CEO Barry Gilway Says Post-Session Citizens Property Insurance in Best Financial Shape Ever
May 19, 2013 | By Colodny Fass
The following article was published in the Sun Sentinel on May 19, 2013:
By Maria Mallory White
Hurricane season doesn’t officially start until next month, but Citizens Property Insurance Corp. already has weathered a series of political and public-relations storms.
Still shy of his first anniversary at the helm of Citizens Property Insurance Corp. as president and CEO, Barry Gilway approaches his second storm season leading a company that, following the legislative session, is substantially different than the one he joined last June, he said this week in a lengthy interview with the Sun Sentinel.
Few would doubt Citizens needed fixing. Bloated with policies and outsized risk associated with too many underfunded policies whose rates are deemed “actuarially unsound,” lawmakers struggled with how to raise prices without hurting consumers or hobbling the state’s fragile housing market recovery. .
When lawmakers left Tallahassee two weeks ago, many of the most aggressive proposals to shrink Citizens and return it to its original status of insurer of last resort were not a part of Senate Bill 1770, which was approved by both chambers and sent to the governor.
Still, with the new mandates of the bill, which take effect July 1, Gilway said ultimately the Florida consumers are the big winner — both those with Citizens policies and nonpolicyholders. Here are Gilway’s edited comments to the Sun Sentinel’s questions:
Q. With the passage of Senate Bill 1770 (and the presumed signature of the governor), how is Citizens different?
A. I think the legislative session did two things: First, the appointment of the Office of Inspector General. I think we can integrate that [position] very well into the Citizens corporate structure. Ithink that’s a positive thing because I believe they will have free reign to look at anything [that deserves attention] in the Citizens structure. Second, there will be a ninth board member, appointed by the governor, that really we be focused on the consumer. I believe that will increase the transparency of the organization. I applaud anything that will increase the overall transparency and anything that will increase in the minds of the public that we are a well-run, well-structured organization.
Q. How did consumers benefit with the passage of Senate Bill 1770?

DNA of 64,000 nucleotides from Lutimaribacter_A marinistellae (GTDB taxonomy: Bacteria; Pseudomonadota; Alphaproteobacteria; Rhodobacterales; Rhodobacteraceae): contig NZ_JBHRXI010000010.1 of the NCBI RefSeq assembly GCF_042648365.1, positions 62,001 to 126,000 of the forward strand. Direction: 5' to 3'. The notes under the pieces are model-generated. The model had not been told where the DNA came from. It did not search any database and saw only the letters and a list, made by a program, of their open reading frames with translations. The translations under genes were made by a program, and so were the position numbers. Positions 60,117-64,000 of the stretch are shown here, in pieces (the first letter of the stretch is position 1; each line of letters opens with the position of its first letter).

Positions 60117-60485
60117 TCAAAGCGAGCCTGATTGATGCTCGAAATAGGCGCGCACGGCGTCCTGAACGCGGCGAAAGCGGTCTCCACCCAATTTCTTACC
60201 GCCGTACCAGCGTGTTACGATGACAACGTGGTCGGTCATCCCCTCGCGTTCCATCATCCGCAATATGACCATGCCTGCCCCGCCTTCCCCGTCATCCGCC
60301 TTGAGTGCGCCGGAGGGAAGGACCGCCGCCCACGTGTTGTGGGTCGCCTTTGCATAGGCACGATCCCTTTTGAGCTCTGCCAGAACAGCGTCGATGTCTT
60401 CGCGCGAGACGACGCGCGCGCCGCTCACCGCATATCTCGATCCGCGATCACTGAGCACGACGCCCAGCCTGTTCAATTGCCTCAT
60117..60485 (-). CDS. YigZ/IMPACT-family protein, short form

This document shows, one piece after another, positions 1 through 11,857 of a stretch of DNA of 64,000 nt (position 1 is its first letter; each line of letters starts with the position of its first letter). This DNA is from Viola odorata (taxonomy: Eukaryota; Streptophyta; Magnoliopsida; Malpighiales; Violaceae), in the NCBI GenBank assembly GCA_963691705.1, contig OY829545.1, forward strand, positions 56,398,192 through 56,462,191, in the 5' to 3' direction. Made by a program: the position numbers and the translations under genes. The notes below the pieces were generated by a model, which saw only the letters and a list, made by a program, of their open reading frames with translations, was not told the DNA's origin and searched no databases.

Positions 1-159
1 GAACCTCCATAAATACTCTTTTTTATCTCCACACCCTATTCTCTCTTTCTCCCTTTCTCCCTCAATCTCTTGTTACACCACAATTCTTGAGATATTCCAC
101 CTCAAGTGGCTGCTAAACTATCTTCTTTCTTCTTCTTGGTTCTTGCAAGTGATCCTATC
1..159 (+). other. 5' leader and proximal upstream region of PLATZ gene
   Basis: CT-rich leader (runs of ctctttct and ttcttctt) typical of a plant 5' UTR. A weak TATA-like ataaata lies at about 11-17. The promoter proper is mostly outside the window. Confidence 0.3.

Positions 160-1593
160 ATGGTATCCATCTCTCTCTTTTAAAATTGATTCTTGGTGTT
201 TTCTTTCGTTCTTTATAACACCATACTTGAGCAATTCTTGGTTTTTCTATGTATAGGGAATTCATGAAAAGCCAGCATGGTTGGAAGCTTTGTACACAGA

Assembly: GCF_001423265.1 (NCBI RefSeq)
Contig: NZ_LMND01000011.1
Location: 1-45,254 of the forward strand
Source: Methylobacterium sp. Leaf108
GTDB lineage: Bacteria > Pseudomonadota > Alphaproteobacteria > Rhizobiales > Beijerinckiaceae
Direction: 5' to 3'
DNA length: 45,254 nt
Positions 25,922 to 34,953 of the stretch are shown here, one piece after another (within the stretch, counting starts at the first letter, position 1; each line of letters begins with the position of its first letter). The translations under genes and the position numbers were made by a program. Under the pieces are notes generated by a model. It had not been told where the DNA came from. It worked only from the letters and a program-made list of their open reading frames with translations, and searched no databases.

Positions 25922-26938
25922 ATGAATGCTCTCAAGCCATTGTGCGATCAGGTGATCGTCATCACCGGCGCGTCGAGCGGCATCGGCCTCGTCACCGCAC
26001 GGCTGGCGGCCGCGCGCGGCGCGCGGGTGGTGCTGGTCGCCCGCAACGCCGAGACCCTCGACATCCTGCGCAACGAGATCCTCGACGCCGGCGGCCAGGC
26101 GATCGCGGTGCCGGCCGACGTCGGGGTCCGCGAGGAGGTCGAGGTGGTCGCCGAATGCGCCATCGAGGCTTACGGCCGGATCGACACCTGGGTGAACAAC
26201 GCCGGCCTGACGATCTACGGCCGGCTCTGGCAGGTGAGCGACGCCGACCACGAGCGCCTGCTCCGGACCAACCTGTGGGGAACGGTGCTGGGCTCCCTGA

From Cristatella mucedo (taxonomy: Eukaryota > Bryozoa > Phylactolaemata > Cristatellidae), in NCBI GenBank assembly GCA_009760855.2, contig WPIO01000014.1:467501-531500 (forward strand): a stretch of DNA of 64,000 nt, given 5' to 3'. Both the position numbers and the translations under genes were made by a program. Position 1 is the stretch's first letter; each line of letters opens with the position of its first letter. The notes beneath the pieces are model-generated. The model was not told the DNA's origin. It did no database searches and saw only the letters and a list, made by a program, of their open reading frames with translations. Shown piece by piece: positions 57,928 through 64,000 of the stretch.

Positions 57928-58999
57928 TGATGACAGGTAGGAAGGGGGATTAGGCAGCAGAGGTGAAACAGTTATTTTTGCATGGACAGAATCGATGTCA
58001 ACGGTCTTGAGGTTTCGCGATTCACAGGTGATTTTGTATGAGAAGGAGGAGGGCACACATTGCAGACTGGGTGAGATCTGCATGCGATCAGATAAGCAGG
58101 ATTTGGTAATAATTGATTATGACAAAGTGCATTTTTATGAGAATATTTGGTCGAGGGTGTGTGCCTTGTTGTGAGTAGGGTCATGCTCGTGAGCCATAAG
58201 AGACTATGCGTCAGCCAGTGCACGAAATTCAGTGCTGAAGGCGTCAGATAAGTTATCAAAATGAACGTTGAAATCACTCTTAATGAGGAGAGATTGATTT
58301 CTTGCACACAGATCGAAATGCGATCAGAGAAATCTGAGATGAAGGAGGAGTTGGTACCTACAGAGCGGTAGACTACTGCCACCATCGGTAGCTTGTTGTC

A. At the end of the day, you have to look at the legislative session and look at what was included in the legislation, and then you have to look at what was not passed.
I think consumers benefit because of what was not passed. In the Senate bill, actuarially sound rates would have applied to new business. There’s no question that would have reduced the number of policies within Citizens. The attempt, I think, of the legislators was correct, [but] it would have had an economic impact. Consumers benefited from the fact that the compromise bill between the Senate and the House did not include the separation of new business and renewal rates.
I think the benefit for consumers was the glide path [or annual 10 percent rate cap] was reapproved and reconfirmed. At the end of the day, the session was not negative for consumers.
Q. One of the provisions of the bill that lawmakers, insurance industry players and consumer advocates seemed to like was the creation of a clearinghouse aimed at offering Citizens customers more favorable rates from private insurers. What’s the status of getting the clearinghouse up and running?
A. Gilway: Already we are seeing the benefit of the clearinghouse. Companies are already coming forward. There are roughly 250,000 [market-priced] policies in our estimation that shouldn’t be in Citizens…They’re with us for one reason alone and that is basically because they are not shopped in the marketplace. The Office of Insurance Regulation is being approached, and Citizens is being approached much more aggressively by companies. They are basically saying, ‘We want to take out policies …’ before the clearinghouse goes into effect in January 2014. They know they stand a better opportunity [before then] to take out rate-adequate policies from Citizens.
We’ve already done a request for information for the technology firms that have the capability today to do this. Within the next two weeks or so, we will be putting out a request for negotiation with firms. We’re meeting with the top insurance companies of the state, all the agents groups and again with some consumer groups to make sure the final system we put in place meets all the need of the final constituents.
Q. Wind-only policies got a lot of attention during the legislative session for being priced too low to cover their risk. Sen. David Simmons has said these so-called “actuarially unsound” policies will top his agenda next year. How does all this impact consumers with those policies?